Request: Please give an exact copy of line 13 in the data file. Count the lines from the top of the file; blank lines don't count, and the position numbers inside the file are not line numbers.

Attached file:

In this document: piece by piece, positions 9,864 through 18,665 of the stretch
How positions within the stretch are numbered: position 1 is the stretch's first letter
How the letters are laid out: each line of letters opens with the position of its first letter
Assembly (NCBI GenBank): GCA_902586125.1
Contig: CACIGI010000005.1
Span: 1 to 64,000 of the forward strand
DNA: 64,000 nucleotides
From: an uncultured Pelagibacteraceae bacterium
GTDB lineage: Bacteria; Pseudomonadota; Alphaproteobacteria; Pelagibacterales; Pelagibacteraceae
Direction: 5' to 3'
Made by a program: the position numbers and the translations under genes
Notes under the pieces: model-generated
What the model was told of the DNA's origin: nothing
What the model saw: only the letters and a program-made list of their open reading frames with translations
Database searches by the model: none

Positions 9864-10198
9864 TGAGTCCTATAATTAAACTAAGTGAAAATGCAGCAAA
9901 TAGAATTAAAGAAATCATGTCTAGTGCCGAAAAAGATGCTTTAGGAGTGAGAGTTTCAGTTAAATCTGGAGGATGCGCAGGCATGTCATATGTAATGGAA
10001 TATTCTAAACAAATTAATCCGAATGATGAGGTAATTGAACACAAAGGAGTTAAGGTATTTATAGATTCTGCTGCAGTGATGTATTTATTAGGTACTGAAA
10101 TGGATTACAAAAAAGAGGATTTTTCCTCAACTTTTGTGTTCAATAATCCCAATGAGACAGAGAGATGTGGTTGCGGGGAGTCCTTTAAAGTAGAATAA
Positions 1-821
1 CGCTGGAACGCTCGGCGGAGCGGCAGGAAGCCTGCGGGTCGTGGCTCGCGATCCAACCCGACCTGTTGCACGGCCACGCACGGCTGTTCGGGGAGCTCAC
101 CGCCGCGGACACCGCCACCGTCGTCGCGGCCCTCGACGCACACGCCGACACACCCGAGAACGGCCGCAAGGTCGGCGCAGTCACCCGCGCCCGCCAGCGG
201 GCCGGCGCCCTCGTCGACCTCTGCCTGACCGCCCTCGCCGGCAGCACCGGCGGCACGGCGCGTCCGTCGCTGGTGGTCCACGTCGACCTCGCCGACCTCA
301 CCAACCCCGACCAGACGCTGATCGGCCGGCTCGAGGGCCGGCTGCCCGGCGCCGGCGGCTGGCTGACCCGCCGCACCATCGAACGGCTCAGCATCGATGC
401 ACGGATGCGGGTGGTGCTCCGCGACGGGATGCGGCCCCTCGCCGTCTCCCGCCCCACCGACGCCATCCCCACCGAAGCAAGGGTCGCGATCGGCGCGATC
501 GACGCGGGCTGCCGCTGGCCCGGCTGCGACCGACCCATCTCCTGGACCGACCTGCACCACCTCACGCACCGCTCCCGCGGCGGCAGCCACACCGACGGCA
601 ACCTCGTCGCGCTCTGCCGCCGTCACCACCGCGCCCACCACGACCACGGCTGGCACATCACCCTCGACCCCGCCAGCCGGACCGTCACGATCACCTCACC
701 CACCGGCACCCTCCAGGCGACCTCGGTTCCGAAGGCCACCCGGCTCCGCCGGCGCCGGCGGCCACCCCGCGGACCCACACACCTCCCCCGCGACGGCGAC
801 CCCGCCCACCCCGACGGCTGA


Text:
What the model was told of the DNA's origin: nothing